How to Prevent COPD - The 4th Leading Cause of Death in the United States
What is COPD?
COPD, or Chronic Obstructive Pulmonary Disease, is an overarching term to describe chronic lung diseases, such as emphysema and chronic bronchitis.
COPD is a significant cause of disability and the fourth leading cause of death in the United States, according to the Centers for Disease Control and Prevention (CDC). While there is currently no cure for COPD, it can be managed by working with your primary care physician and potentially a specialist if necessary.
Who does COPD Affect?
In the United States, COPD affects more than 15 million adults. According to Healthline, COPD used to be considered a male-dominated disease, but today more than half of those diagnosed are women.
What are the Symptoms of COPD?
· Increased shortness of breath
· Frequent coughing (with and without mucus)
· Tightness in the chest
· Unusual tiredness
How Do People Develop COPD?
COPD can be prevented by not smoking. 85 – 90% of people with COPD smoke or have previously smoked, making smoking the leading cause of chronic obstructive pulmonary disease. However, a rare genetic condition called alpha-1 antitrypsin (AAT) deficiency can also cause this disease.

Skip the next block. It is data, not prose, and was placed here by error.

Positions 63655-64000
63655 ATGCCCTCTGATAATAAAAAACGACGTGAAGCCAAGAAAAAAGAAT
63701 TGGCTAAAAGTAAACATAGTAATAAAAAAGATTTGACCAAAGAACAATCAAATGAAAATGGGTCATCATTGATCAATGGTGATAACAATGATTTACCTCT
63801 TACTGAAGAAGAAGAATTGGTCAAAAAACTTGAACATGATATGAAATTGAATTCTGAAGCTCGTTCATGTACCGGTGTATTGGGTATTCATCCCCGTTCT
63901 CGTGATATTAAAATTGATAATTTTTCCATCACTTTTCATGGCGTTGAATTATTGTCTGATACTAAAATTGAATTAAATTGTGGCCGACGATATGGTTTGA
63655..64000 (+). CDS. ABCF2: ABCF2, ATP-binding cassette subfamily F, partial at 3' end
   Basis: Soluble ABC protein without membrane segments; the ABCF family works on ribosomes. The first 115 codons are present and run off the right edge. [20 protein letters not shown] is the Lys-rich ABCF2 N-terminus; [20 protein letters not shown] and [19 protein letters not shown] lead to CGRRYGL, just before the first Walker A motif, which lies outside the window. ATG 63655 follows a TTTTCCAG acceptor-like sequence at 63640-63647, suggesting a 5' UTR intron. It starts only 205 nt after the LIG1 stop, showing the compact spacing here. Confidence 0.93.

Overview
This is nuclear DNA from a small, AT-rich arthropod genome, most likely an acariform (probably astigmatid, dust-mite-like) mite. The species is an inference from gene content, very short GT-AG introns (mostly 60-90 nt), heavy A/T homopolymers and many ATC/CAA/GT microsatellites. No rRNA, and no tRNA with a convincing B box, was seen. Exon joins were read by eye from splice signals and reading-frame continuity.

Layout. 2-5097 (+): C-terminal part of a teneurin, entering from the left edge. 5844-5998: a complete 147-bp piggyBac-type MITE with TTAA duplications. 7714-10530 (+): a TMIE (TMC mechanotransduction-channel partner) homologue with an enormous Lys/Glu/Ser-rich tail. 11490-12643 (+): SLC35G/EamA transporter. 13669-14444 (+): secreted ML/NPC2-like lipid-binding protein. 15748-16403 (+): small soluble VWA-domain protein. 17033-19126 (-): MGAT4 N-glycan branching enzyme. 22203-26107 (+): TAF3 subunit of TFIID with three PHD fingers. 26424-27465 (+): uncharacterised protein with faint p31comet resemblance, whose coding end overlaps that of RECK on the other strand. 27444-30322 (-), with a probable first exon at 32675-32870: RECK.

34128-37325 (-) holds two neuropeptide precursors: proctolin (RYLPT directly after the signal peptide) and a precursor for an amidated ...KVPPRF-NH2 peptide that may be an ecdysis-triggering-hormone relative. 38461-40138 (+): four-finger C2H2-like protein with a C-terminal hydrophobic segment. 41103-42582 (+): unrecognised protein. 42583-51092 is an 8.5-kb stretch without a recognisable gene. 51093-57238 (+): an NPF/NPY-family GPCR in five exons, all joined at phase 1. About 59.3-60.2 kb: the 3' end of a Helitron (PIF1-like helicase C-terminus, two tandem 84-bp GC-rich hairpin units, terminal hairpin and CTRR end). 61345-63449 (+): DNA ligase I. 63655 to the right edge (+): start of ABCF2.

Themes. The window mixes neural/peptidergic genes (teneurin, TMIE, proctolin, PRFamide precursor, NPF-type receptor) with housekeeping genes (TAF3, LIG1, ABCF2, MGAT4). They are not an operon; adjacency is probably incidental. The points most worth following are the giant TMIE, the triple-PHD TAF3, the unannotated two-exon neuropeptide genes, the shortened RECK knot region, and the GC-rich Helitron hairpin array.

Alpha-1 antitrypsin (AAT) deficiency often runs in families. It is a good idea to talk to your doctor if you smoke or have smoked or if someone in your family is diagnosed with an AAT deficiency or was diagnosed with COPD in their 40s or 50s.
COPD is not curable. However, with the proper diagnosis and treatment, there are things you can do to breathe better and enjoy life for many years.
How to Decrease Your Chances of Developing COPD
Aside from not smoking, a few minutes of daily activity can decrease your chances of developing COPD. Being active will help you feel better, move better, and sleep better.
Cardiovascular exercise is a great way to improve respiratory health if you are at a higher risk of developing COPD. Improving cardiovascular health can be as simple as taking a walk around your neighborhood, walking your dog, or going for a light jog several times a week. Regular exercise will improve stamina and strength, strengthen bones and muscles, increase self-confidence, and help you breathe easier with less effort.
If you or someone you know is showing symptoms of COPD, contact your doctor right away to receive care that will help you get ahead of COPD.
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